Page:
The industry must work hard to overcome rising foreign competition
London, United Kingdom (PRWEB) July 08, 2012
The Flower & Plant Growing industry has been affected by a significant degree of volatility since the global credit crisis, caused by rising international competition and the increasing power wielded by leading supermarkets. Significant swings in revenue and increasing industry consolidation were the result. Overall, IBISWorld expects that industry revenue will grow at an annualised 2.0% over the five years through 2012-13. However, revenue is forecast to decline by 3.7% over 2012-13, to total £1.01 billion.
The industry suffered an initial loss in revenue at the onset of the financial crisis, but rebounded rapidly as gardening emerged as a cost-effective and rewarding diversion to the financial unrest. However, rising foreign competition within the UK market and the growing influence of supermarkets heavily affected the performance and profitability of growers. According to IBISWorld industry analyst Kiera Outlaw, “downstream market conditions have been transformed by the growing influence of supermarkets, which account for the majority of industry sales and have been forcing industry operators to meet stringent supply contracts”. This has accelerated industry consolidation, as smaller and less-profitable growers have struggled to meet such quotas. Growers must also contend with fierce foreign competition in the domestic market, which is especially attractive to foreign growers due to the high incomes and above-average spending on flowers compared with the rest of the European Union. However, the rise in foreign competition has significantly increased price competition, causing the domestic market to shrink and operate with falling profitability. These trends and continued industry consolidation are expected to grow over the next five years.
Over the next five years, the industry is expected to face more challenges as a result of stagnant disposable income growth, fluctuating employment and low levels of consumer sentiment as the United Kingdom continues to battle the lingering effects of the global economic downturn. Outlaw adds, “on a brighter note, industry players will be able to capitalise on several growth opportunities as conditions improve, including the development of premium niche markets, such as those for organic produce”. Growers are also likely to benefit from continued advances in industry technology, such as hydroponics and micropropagation. IBISWorld expects industry revenue to contract slightly over the five years through 2017-18.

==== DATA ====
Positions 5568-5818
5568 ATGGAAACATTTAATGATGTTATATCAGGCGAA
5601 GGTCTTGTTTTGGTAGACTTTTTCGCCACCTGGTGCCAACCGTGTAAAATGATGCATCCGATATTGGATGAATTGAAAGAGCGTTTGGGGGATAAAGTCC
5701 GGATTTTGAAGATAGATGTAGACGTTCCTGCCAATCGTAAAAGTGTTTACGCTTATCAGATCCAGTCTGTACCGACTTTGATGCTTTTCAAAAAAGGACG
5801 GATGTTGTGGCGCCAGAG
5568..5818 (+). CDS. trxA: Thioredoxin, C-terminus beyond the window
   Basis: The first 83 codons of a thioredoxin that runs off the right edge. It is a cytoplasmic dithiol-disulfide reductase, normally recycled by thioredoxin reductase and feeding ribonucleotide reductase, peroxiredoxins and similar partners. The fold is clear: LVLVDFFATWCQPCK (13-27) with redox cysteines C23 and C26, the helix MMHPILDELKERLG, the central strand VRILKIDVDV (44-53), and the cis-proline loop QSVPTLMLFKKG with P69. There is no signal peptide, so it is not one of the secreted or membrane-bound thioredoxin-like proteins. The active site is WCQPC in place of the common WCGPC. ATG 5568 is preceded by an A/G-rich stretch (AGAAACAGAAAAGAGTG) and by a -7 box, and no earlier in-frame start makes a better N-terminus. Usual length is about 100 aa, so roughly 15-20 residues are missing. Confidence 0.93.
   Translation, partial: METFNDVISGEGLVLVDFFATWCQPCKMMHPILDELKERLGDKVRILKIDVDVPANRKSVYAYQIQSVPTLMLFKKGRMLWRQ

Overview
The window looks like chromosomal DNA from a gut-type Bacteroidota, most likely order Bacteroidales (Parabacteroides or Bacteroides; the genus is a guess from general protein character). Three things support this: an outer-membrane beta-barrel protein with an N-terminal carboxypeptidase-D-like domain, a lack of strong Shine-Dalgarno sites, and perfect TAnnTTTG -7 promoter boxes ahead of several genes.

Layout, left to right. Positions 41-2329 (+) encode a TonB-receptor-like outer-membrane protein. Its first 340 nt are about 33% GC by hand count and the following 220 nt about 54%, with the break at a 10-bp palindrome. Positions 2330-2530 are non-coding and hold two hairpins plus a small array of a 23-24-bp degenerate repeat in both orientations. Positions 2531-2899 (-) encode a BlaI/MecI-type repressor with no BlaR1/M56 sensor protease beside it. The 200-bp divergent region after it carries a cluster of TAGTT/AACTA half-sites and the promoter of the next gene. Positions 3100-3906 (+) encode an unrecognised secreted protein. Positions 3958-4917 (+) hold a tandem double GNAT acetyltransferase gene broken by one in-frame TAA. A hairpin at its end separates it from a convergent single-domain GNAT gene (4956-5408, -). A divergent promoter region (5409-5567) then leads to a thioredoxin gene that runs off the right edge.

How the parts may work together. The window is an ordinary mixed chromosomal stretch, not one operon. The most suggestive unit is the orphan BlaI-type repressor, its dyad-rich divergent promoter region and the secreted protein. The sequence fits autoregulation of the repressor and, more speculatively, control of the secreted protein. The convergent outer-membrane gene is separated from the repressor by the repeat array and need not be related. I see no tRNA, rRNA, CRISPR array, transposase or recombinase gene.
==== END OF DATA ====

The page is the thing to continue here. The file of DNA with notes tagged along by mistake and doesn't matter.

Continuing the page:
The UK Flower & Plant Growing industry is highly fragmented and is characterised by small, family-run farms with no major players operating. Therefore it has a low level of market share concentration.
For more information on the Flower & Plant Growing industry, including latest industry trends, statistics, analysis and market share information, purchase the full report from IBISWorld, the nation’s largest publisher of industry research.
IBISWorld industry Report Key Topics
This industry involves businesses that grow and propagate plants to be planted into gardens and bulbs. Industry players supply retail and wholesale businesses, landscapers, councils and other horticulture businesses such as fruit and vegetable growers. The industry also includes the growing of turf, flowers and foliage for cutting and displaying, and seed collection.
Key External Drivers
Industry Life Cycle
Products & Markets
Products & Services
Globalisation & Trade
Market Share Concentration
Key Success Factors
Cost Structure Benchmarks
Barriers to Entry
Recognised as the nation’s most trusted independent source of industry and market research, IBISWorld offers a comprehensive database of unique information and analysis on many UK industries. With an extensive online portfolio, valued for its depth and scope, the company equips clients with the insight necessary to make better business decisions. Headquartered in London, IBISWorld serves a range of business, professional service and government organisations through more than 10 locations worldwide. For more information, visit http://www.ibisworld.co.uk or call (020) 3008 6568.